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Columns

More Than A Bunkmate

The Undergraduate

By Judd B. Kessler

John F. Kennedy ’40 had one. Bill Gates, Class of 1977, had one. Almost all of the incoming first-years have one. Tommy Lee Jones ’69 and Al Gore ’69 had each other.

A first-year roommate helps to shape experiences of students at Harvard and at all colleges. For this reason, the Freshman Dean’s Office (FDO) devotes a tremendous amount of resources into setting up first-year housing groups.

The three assistant deans of freshmen sort by hand the more than 1,600 housing applications, where students write about themselves and what kind of roommates they would like. According to Assistant Dean of Freshmen James N. Mancall, the process “takes almost all summer. It’s very intense.”

In fact, Harvard is one of the only schools of its size to devote so much time and energy to first-year rooming groups. At some schools, the responsibility of finding a roommate has fallen to the incoming students themselves.

According to the Chronicle of Higher Education, some schools used self-matching systems this year to pair first-year roommates electronically. The University of Tennessee at Chattanooga and Georgia’s Kennesaw State University used an Internet matchmaking system developed by WebRoomz, an Atlanta-based company. University of Texas at Austin and Ball State University have developed their own technologies for the same purpose.

These systems require students to fill out an intensive survey about themselves. Reminiscent of Harvard’s “datamatch,” the systems match roommates according to similar answers to a list of specific questions about their personal preferences and habits. And while these systems might save administrative resources and eliminate some roommate uncertainty for first-years, they inhibit what should be the real use of first-year rooming groups in a college environment—a pedagogical tool for the university.

Roommates can make their peers better students and more social people, and they can open students up to new worlds of culture and tolerance. A study done by Bruce Sacerdote at Dartmouth College in 2001 shows that first-years’ GPAs are influenced by their roommates. At Dartmouth, where roommates are assigned almost entirely randomly, if a student had a relatively higher level of academic achievement in high school or plans to graduate with honors, he significantly improves the GPA of his roommates.

It is not entirely clear how this effect works. The GPA increase could potentially come from homework help, encouraging proper study habits or creating implicit competition. Interestingly, however, the positive academic effects only work in one direction. Your grades do not go down if your roommate had relatively low academic achievement in high school.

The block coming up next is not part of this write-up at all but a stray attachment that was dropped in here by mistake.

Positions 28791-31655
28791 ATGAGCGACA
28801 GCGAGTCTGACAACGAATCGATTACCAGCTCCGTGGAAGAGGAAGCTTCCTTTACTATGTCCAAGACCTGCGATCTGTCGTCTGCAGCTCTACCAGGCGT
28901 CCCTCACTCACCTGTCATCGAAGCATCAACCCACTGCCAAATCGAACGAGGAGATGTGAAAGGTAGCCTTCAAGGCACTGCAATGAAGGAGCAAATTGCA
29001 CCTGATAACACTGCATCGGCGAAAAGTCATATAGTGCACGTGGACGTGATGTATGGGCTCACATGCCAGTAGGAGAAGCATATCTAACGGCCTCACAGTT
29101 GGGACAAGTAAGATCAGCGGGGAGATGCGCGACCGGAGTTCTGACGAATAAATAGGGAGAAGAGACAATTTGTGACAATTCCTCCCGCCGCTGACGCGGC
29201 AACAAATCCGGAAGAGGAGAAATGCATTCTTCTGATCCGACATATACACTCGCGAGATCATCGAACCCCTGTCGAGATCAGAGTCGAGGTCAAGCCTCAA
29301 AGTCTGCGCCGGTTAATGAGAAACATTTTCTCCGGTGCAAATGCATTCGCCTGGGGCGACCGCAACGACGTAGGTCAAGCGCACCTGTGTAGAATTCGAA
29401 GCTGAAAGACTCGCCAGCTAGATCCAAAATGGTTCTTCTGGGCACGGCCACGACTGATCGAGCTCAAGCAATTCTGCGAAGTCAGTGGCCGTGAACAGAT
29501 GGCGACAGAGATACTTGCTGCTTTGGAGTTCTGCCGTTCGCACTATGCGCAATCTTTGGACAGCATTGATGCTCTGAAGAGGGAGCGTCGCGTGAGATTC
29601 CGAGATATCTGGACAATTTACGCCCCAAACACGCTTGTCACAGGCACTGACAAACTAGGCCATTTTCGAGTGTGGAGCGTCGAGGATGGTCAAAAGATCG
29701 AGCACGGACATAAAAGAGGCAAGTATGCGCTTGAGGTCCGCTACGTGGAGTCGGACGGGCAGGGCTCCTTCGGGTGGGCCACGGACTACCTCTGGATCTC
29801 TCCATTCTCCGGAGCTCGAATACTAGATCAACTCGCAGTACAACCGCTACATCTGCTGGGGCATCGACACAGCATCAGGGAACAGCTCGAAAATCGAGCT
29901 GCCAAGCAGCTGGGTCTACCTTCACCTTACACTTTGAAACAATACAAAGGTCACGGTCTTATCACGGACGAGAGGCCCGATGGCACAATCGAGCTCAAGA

The academic advantage of pairing higher achieving students with lower achieving ones as roommates is clear—on the whole it will improve students’ performance in class.

Most schools have not yet taken advantage of these academic “peer effects” in first-year housing. For example, the deans at Harvard do not look at students’ high school achievements when creating rooming groups.

Of course, improving grades is not the only priority in planning rooming groups. Rooming groups can also be a social pedagogical tool. Results from another economics paper by Sacerdote, written with Harvard’s own Professor of Economics Edward L. Glaeser and released this June, indicate that students have a large impact on whether their roommates, and the other people on their floor, join social organizations like sororities and fraternities.

While this study focuses on social clubs at Dartmouth, it seems obvious that the effect would also be true of other extracurricular activities at similar undergraduate institutions like Harvard. As a first-year, I was drawn to some IOP forums because my roommate was interested in politics and wanted to go. I often tagged along with another roommate to the MAC on days that I would not have gone on my own. For many first-years, the activities in which they participate, the parties to which they go and the people whom they meet are influenced by their roommates.

While the deans at Harvard do not attempt to take advantage of academic peer effects, they are very conscious of social effects when grouping students. As Dean Mancall explained to me, “Our general philosophy is that we are trying to put students together that are compatible and will learn from each other.”

Mancall added that in determining freshman roommates, the deans attempt to make “every entryway a microcosm of the College.” This policy helps to maintain diversity within each entryway and highlights one of the major problems with the roommate self-selection taking place at colleges around the country—the potential for self-segregation.

As students, we learn ways of thinking from our peers that have differing economic, religious and cultural backgrounds and differing sexual orientations. But as we see at Harvard, athletes often block with athletes and single-race blocking groups are common. Once students can pick their own roommates, it seems inevitable that the majority will chose to live with students of a similar background.

The selection of first-year rooming groups is one of the few pedagogical tools that the University wields outside of the classroom. Schools like the University of Tennessee and Ball State University should not give up this tool by allowing their students to self-segregate even before they arrive on campus.

Learning must take place in the dorm room as well as in the classroom, and Harvard should continue to create a diverse rooming environment for all first-years. Students should start learning the moment they step through the door.

Judd B. Kessler ’04 is an economics concentrator in Adams House. His column appears on alternate Tuesdays.

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